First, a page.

The Pueblo name for bear is often the same as for doctor. The bear not only ushers in the spring vegetation, but shows those who watch close enough which plants and roots to eat, and which herbal medicines to gather for their people. In this country the bear showed the people where to find the kinnickinnick (also called Uva Ursi, or “bearberry”), the yarrow and osha root. The Lakota emergence myth describes the people being tricked into leaving the middle earth by the Trickster Iktomi.
For leaving the embrace of the Earth Mother, the people were subjected to disease, cold and hunger for the first time — possibly an allegory for humanity’s progressive disenfranchisement from the rest of the living planet. It was the bear, the doctor, that felt sorry for the wayward humans and showed them the plant remedies they would need to ease their self-inflicted suffering.
Acceptance of the wild bear is tantamount to acceptance of the unbridled wilderness, of the unbroken energies of woman-hood, of an untamed life. It means acceptance of the dualities of nature, of the dark and light, of all sides of the Earth Mother and whole life.
For many thousands of years humankind has looked to the bear as both reality and symbol, seeing many different things in both. A few land-based tribes in Siberia and North America continue to actively revere the mighty grizzly as a worthy rival and invaluable guide.
Conservationists and nature lovers may continue to see them as important aspects of a healthy ecosystem, and some still draw on them for inspiration, example and power. But for most people, the relationship has progressed to one of estrangement, with all wildlife becoming distant curiosities or televised entertainment. They are no longer even trophies to “bag,” let alone threats to avoid at all cost.
To them, the bears are veritable historical artifacts, barely breathing throwbacks to a wilder and more intensely realized time. They’re magic, and they’re indeed disappearing. But they’re also as real as we are. In another way, they’re always here, stalking the edges of our dreams and imaginations, provoking and encouraging us from within.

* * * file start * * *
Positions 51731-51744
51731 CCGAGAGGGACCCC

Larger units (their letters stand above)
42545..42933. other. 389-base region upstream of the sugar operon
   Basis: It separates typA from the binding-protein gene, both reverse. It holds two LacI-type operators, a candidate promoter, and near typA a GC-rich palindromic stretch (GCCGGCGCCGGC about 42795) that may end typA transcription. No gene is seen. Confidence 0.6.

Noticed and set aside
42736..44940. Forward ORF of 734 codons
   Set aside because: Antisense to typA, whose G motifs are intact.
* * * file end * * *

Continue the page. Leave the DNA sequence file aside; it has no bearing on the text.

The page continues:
We still find something distinctly familiar in the great bear today, in the way the mother gently plays with her cubs, and stiffly defends them against all comers, in how she gently sniffs beckoning blossoms or stretches in the sun.
The bear appeals to that part of the human psyche still pondering its own wilder nature and feral desires, resistant to being controlled or appeased, quick to defend what we most love. The bear strokes our Paleolithic sensibilities, fuels our hopes of ourselves becoming wild and powerful and free again.
For this, and for so many other reasons, it is everyone’s responsibility to take a stance on the bruin’s behalf, and our chance to find its unbowed spirit in us. We need only look ahead to see what must be done... and behind, for — encouragement and affirmation — at our increasingly bear-like tracks.
Jesse Wolf Hardin is an acclaimed teacher of Anima nature-informed practice and the author of seven inspiring books. He and his partners offer empowering online Herbal, Lifeways and Nature Awareness Home Study courses, and produce the acclaimed Plant Healer Journal of Western Herbalism: www.PlantHealerMagazine.com. Awareness readers are invited to the Herbal Conference held Sept. 15-18 near Santa Fe. www.TraditionsInWesternHerbalism.org, and their enchanted Anima Sanctuary for wilderness retreats and personal counsel: the Anima LIfeways & Herbal School: www.AnimaCenter.org